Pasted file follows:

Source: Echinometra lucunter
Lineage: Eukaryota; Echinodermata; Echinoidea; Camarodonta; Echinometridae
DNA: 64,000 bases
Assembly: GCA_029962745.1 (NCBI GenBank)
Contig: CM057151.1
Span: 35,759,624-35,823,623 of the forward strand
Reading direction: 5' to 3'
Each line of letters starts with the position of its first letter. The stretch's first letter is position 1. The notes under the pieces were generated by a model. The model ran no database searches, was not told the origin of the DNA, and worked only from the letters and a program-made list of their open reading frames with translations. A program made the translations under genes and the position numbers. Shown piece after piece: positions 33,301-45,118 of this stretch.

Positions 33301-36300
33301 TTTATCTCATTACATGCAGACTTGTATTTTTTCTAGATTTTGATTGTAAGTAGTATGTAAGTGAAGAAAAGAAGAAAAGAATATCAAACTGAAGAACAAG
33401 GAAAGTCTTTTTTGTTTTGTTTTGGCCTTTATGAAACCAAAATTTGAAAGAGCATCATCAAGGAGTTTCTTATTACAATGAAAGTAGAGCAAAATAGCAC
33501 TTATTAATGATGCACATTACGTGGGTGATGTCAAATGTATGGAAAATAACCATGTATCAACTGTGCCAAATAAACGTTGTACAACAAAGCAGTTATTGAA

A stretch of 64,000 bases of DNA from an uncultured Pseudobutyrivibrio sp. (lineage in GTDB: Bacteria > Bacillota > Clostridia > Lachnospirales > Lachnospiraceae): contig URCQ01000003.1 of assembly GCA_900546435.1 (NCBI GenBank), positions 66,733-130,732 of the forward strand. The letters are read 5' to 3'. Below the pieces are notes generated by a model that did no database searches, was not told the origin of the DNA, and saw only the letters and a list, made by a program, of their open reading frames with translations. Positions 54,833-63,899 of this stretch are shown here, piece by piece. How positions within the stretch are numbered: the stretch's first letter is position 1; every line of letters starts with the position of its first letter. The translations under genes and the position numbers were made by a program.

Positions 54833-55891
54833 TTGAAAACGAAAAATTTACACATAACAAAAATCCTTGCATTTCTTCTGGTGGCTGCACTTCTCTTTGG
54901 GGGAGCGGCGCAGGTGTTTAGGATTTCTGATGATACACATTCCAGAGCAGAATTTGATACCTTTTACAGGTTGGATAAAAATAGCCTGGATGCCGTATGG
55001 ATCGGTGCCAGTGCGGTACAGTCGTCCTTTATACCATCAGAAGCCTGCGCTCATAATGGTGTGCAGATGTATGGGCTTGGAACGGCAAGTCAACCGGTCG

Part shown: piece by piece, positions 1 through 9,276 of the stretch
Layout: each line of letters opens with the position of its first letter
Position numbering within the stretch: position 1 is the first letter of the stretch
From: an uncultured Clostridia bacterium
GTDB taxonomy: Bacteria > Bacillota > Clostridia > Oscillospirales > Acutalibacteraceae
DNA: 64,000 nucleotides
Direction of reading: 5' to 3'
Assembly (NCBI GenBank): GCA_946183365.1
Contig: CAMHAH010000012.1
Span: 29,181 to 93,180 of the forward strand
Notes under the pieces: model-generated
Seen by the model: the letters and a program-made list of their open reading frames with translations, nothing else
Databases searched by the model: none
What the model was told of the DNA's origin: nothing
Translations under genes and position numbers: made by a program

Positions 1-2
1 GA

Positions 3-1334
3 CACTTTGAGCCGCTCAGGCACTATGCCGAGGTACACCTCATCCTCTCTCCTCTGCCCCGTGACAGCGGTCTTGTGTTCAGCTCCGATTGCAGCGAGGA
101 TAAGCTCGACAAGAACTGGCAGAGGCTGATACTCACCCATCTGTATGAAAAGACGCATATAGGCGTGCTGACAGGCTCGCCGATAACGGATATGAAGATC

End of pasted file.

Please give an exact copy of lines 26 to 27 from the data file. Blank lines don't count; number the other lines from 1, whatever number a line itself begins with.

Contig: CAMHAH010000012.1
Span: 29,181 to 93,180 of the forward strand